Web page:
Swimming: it’s not just a sport, it’s a lifestyle


Scott Dang, Staff Writer

School sports are athletic programs that give students the ability to participate in a wide range of team building and overall school enriching experiences. It is on such basis that most public high schools, if not all, have their own independent sports program. An example model of such can be illustrated in RHS’s own swim team.

To describe school sports to be a source of a fuel in both the physical and recreational department can severely undermine the biggest part of it all, it is a way of life. When joining a sports team, students are expected to follow a set of practices. That includes preparation for the upcoming matches and team bonding. It is through such routines that it slowly creeps into the mindset, affecting overall character.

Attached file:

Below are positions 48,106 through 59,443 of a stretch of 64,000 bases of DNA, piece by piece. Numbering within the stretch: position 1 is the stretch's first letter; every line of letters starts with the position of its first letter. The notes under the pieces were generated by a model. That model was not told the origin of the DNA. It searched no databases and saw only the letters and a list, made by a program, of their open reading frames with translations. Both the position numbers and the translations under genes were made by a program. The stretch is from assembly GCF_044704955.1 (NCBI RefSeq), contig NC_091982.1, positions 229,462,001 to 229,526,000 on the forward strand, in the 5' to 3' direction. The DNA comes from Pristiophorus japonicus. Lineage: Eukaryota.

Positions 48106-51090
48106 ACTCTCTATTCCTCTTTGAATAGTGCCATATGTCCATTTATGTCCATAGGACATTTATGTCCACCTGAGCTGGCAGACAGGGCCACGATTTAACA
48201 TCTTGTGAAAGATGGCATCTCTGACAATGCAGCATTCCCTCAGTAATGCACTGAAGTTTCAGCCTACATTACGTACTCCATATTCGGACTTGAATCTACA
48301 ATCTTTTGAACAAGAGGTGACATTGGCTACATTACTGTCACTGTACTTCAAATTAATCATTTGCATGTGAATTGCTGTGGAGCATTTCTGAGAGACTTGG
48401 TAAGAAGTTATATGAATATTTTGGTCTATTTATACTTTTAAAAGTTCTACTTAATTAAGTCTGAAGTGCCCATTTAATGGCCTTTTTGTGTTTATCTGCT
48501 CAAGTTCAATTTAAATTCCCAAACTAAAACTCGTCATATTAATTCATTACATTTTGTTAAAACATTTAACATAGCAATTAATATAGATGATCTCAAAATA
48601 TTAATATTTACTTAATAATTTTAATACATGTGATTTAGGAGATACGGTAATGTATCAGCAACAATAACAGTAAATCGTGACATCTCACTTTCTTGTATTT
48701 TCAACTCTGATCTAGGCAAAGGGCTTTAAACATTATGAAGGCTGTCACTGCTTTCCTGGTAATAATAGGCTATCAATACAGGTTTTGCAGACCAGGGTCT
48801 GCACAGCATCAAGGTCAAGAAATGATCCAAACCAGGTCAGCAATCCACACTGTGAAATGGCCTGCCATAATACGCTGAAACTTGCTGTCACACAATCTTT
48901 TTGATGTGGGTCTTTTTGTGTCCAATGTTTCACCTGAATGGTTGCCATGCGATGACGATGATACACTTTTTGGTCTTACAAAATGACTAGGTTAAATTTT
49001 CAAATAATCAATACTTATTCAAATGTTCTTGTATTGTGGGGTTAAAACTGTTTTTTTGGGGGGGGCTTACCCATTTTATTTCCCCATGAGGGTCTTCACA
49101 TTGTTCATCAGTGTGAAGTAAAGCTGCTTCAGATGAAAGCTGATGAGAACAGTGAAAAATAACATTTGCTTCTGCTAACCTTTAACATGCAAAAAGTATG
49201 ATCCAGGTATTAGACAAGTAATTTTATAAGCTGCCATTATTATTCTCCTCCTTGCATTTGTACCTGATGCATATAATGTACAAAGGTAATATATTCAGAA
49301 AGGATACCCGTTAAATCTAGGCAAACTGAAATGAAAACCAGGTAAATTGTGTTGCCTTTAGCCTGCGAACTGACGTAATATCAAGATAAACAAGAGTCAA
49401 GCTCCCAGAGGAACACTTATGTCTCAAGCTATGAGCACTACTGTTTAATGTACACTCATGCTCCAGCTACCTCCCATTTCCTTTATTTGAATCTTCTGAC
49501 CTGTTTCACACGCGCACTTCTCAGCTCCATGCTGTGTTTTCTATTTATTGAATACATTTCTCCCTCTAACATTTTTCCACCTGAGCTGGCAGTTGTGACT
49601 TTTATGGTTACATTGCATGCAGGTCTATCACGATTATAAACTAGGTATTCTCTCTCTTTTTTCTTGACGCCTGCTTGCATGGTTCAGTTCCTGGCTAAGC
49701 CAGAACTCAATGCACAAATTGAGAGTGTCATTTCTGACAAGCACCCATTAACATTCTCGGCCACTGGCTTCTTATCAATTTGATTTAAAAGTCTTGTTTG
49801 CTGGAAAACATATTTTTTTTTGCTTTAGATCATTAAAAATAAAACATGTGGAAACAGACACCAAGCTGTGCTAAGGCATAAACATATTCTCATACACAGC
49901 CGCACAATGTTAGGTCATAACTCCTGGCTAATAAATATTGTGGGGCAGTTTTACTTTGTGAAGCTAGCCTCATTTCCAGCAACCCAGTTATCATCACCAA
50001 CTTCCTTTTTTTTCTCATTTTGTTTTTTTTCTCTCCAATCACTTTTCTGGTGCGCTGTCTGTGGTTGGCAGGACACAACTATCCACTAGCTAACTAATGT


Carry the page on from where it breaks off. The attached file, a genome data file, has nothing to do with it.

In an interview with freshman, Tyler Luu, a current swimmer on the RHS swim team, he stated that, “Swimming is and will continue to be an essential part in forging my own identity.”

An example of such practices are the team’s spaghetti dinner nights. The spaghetti nights are a time when the whole team joins together and feasts upon spaghetti as a means of carb-loading to prepare for their highly intense forthcoming matches. On the other hand, it is not only a matter of simply obtaining energy in the name of physical demand, but also a chance of getting to know each other and forging crucial relationships.

Whether people may or may not see the value in high school sports, it, without a doubt, has it’s value in developing crucial pieces of the puzzle.

“One man practicing sportsmanship is far better than 50 preaching it.”– Knute Rockne

The varsity swim team will go up against Hazen on the upcoming Friday for the WCD 3 District Swim Meet at 5, be sure to tune in!

Photo was given by Tyler Luu. Replicated with permission.